How Today’s Street Signs Came to Be, Part 1: The Formation of the MUTCD

How Today’s Street Signs Came to Be, Part 1: The Formation of the MUTCD

Today, all street signs across America are standardized according to the MUTCD (Manual on Uniform Traffic Control Devices), a manual of federally mandated guidlines for how signs should be made and used. The MUTCD didn’t always exist, however, and early roads were chaotic; on some streets, there were almost a dozen competing signs, and on others no markings were present at all. In todays post, we will explore the first part of the history of the MUTCD: how it came to be.


The arrival of the automobile early in this century started a revolution in travel – and traffic control devices have developed to keep 20th century travelers moving ever more safely to their destinations. Road signs were the first traffic control devices to direct travelers on their journeys. The evolution of these road signs provides a fascinating insight not only into the evolution of traffic control devices, but also to the pace of economic and social development in our Nation.

The Horseless Carriage Arrives
It was a bit like the old saying about being “all dressed up, and no place to go.” The early days of the automobile found intrepid “tourers” out for a drive, only to wind up losing their way because directional signs were either nonexistent or they were broken, unreadable, or knocked down. In fact, as early as 1899, horseless carriage owners in New York City met at the Waldorf-Astoria Hotel for the purpose of forming an automobile club – the predecessor of the American Automobile Association – and part of their function was to place and maintain signs on principal local highways to guide drivers through the area or to specific sites.

Records indicate that in 1905, the Buffalo Automobile Club installed an extensive signpost network in the New York State. In 1909, the Automobile Club of California undertook the task of signing the principal highways within a 250-mile radius of San Francisco. These could be actual signs, or perhaps they were colored bands around a utility pole. Similar clubs conducted comparable efforts in local areas around the Nation. Unfortunately, competition for signing certain popular routes was fierce and organizations became increasingly aggressive as to which club would sign which routes. One study noted that for 40 to 50 percent of the more traveled roads, it was common to encounter as many as 11 different signs for one single trail or route.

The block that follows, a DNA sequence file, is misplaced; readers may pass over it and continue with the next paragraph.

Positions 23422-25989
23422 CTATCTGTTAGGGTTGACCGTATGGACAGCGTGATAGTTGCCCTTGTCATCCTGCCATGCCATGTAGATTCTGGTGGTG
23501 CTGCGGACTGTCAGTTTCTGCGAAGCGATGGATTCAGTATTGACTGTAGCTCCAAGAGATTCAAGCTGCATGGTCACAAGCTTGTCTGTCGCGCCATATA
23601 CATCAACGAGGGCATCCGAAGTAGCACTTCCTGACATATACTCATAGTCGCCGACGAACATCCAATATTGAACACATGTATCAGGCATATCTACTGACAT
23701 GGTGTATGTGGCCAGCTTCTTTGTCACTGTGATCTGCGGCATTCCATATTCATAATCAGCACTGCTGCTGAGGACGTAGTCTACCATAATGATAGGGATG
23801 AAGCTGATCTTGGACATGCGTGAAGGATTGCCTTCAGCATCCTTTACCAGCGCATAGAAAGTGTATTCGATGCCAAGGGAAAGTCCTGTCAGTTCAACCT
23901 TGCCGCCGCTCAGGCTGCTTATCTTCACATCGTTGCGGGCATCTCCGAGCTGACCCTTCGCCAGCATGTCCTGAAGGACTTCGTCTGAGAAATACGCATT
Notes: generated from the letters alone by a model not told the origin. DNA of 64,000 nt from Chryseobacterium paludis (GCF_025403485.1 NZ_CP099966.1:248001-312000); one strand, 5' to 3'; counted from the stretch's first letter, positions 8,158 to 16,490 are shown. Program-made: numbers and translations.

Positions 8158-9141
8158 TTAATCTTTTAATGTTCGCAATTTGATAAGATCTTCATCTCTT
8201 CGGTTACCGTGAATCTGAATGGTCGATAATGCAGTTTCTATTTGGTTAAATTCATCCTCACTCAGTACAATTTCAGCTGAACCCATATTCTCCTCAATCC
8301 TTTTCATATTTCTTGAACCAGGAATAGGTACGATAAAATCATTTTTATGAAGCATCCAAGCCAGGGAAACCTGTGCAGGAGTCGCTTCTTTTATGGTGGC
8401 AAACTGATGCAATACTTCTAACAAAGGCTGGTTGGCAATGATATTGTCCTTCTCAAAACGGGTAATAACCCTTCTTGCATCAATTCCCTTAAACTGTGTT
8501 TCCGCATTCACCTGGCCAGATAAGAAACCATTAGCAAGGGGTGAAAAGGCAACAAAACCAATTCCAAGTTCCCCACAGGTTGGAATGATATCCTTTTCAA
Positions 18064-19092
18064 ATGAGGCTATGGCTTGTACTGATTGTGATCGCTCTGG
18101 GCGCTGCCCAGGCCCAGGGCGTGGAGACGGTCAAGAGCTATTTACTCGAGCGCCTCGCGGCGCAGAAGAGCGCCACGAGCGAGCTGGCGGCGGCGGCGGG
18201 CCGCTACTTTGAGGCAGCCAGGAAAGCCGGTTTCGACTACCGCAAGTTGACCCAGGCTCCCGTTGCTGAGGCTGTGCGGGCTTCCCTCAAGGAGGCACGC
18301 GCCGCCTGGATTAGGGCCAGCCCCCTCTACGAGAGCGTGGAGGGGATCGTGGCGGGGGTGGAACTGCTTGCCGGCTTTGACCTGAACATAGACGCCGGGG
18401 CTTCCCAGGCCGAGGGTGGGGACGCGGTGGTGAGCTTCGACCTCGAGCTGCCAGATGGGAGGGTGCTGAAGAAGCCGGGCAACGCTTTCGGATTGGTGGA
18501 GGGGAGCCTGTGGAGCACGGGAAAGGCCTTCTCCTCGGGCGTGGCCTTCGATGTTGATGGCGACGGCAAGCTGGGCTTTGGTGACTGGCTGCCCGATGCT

But First, Some Other Firsts
While automobile clubs were busy developing early road signs, other entities were developing devices to control the flow of traffic. For example:
1911, a centerline is painted on a Michigan road.
1914, the first electric traffic signal is installed in Cleveland.
1915, the first STOP sign appears in Detroit.
1916, the Federal-Aid Act requires that a State have a highway department before it can get Federal money.
1918, Wisconsin is the first state to erect official route signs as part of its maintenance functions.
1920, the first 3-color traffic signal is installed in Detroit.

The First Signs of the Times
In the early 1920s, representatives from Wisconsin, Minnesota, and Indiana toured several States with the intent of developing a basis for uniform signs and road markings. The group reported its findings to the Mississippi Valley Association of Highway Departments (MVASHD) in 1932. Their efforts resulted in standards for sign shapes, some of which are still in use as we enter the 21st century.